Q: China used to allocate housing to city residents as a welfare benefit, but this has been reformed so that people can now buy their own homes. What policies has the government adopted for private housing purchase, and what measures has it taken to help those who can't afford to buy a home?
A: For some time since the founding of the People's Republic in 1949, China practiced a system to allocate public housing as welfare benefit to urban dwellers, which on the whole ensured accommodation for all, though with a low per-capita living space.
The commercialization of housing distribution is indispensable to China's transition from a planned to a market economy. In 1998, China launched the reform of public housing system, replacing the old, welfare public housing distribution with provision of cash allowances for home purchase. So far, over 80 percent of the purchasable public housing has been sold and the housing privatization rate has reached 72.8 percent. Meanwhile, a new housing supply system has taken initial shape. Progress has been made in the construction of affordable housing, the low-rent housing project has just started, secondary housing market is opening up, real estate intermediary service and property management industry have developed rapidly, and a service system for real estate market has been established. With real estate investment rising significantly, the residence-centered realty business has emerged as a pillar industry in the national economy.
According to the experiences of developed countries, a house is a relatively expensive commodity. The likelihood of everyone owning a house remains tiny even in a well-off society. There are bound to be some low-income families and impoverished people who can't afford to buy homes. In order to ensure everyone is accommodated, China has adopted a series of measures in light of its own conditions:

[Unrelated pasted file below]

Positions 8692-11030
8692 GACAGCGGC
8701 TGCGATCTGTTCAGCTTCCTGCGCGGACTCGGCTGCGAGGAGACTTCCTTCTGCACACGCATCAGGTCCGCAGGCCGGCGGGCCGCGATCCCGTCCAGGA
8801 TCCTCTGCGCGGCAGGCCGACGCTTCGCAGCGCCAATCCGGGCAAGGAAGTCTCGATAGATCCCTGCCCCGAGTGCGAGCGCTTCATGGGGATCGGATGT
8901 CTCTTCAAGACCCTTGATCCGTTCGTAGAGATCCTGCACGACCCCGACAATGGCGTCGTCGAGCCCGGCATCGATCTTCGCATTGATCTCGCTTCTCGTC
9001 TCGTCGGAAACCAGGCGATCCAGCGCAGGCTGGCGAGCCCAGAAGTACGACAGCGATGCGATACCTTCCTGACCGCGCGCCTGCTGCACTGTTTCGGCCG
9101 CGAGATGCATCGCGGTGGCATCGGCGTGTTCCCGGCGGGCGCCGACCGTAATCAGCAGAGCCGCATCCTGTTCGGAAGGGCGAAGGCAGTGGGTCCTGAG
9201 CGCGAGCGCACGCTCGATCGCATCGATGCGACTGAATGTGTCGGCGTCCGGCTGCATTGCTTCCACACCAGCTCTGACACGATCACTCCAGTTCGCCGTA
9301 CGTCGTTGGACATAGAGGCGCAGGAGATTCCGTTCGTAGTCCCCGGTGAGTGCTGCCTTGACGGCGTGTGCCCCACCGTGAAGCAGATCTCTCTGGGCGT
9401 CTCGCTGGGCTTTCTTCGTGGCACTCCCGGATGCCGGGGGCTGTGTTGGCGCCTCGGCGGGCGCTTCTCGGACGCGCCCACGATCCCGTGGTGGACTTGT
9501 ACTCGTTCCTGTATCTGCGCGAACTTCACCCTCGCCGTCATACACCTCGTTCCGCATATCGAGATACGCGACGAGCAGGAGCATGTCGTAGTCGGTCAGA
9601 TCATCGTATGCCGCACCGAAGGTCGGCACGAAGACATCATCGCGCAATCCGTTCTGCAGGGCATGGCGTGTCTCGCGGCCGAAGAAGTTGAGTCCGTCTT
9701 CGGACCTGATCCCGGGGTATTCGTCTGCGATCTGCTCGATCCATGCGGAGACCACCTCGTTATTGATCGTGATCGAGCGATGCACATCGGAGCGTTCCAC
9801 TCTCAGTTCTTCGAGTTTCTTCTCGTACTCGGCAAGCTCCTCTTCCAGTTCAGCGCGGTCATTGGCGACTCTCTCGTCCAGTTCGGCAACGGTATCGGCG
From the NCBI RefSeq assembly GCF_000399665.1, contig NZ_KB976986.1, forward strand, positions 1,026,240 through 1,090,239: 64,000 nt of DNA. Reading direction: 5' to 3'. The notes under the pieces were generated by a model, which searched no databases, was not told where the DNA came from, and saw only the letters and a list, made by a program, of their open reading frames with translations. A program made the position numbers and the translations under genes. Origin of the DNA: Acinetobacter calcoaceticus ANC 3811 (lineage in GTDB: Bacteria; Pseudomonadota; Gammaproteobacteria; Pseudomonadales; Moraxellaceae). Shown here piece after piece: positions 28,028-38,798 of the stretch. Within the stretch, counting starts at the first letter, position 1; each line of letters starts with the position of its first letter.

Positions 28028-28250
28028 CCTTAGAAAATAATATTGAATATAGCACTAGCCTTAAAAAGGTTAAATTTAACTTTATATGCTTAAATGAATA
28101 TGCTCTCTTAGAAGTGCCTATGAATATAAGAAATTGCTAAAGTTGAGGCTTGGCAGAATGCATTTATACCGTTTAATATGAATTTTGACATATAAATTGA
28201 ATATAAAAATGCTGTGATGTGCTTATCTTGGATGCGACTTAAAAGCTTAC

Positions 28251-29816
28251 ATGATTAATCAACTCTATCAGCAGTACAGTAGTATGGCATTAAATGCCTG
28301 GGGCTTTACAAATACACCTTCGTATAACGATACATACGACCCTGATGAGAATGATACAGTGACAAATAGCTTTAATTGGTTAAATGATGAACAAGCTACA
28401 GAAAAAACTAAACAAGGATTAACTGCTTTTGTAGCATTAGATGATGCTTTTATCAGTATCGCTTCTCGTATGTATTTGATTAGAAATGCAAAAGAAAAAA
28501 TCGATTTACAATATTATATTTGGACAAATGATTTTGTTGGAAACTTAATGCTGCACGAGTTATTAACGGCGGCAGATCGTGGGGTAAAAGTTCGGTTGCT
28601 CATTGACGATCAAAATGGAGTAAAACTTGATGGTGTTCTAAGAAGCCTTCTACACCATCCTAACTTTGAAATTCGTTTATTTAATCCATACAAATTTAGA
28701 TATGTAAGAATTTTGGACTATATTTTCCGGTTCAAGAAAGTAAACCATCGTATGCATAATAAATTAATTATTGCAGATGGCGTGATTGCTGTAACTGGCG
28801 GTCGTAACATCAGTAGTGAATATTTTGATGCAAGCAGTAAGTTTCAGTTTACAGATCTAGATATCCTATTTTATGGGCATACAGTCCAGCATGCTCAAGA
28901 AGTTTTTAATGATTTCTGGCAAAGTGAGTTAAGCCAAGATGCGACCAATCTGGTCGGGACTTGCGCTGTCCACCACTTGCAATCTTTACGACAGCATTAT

First, the housing provident fund (HPF). It is a compulsory housing savings plan with employer matching, which is exempt from income tax. The HPF system is designed to help ordinary wage earners with little purchasing power to own their own homes. It is considered a housing security system that can benefit most of the salaried class. Besides their savings funds, a purchaser can apply for a preferential housing loan rate when buying a house.
Second, partially market-based housing security system. By various means, including reducing the land acquisition fee, offering land subsidies and tax reductions, local governments encourage real estate developers to build affordable and low-rent housing to meet the needs of low-income families.
Third, non-market housing security system. This is designed to help those who can't even afford to buy a so-called affordable house. The government supplies them with a low-rent dwelling. As for those who are too poor to even rent, the government provides relief funds to solve their housing problems.
China's housing reform, which features the HPF system and the construction of affordable and low-rent housing, has improved the housing conditions of urban residents, boosted both investment and consumption, and fueled job market. By the end of 2003, the per-capita living space of China's urban and rural residents had reached 23.7 and 27.2 square meters respectively. Habitat environment has further improved.
Yet, as a country with such a large population and limited land resources, China can only afford to ensure housing for a majority of its people at a relatively low level. We can't compare our housing conditions and security status with those of the developed countries. Given the country's limited resources, even when we are living in a more well-off society, we won't encourage people to purchase luxury items. Thus the basic principles in our housing policies remain to save energy and land.
A low-income family in Fujian looks out from the balcony of their new apartment provided by the local government. The National People's Congress of China has passed legislations to offer low-rent housing to needy households in urban areas.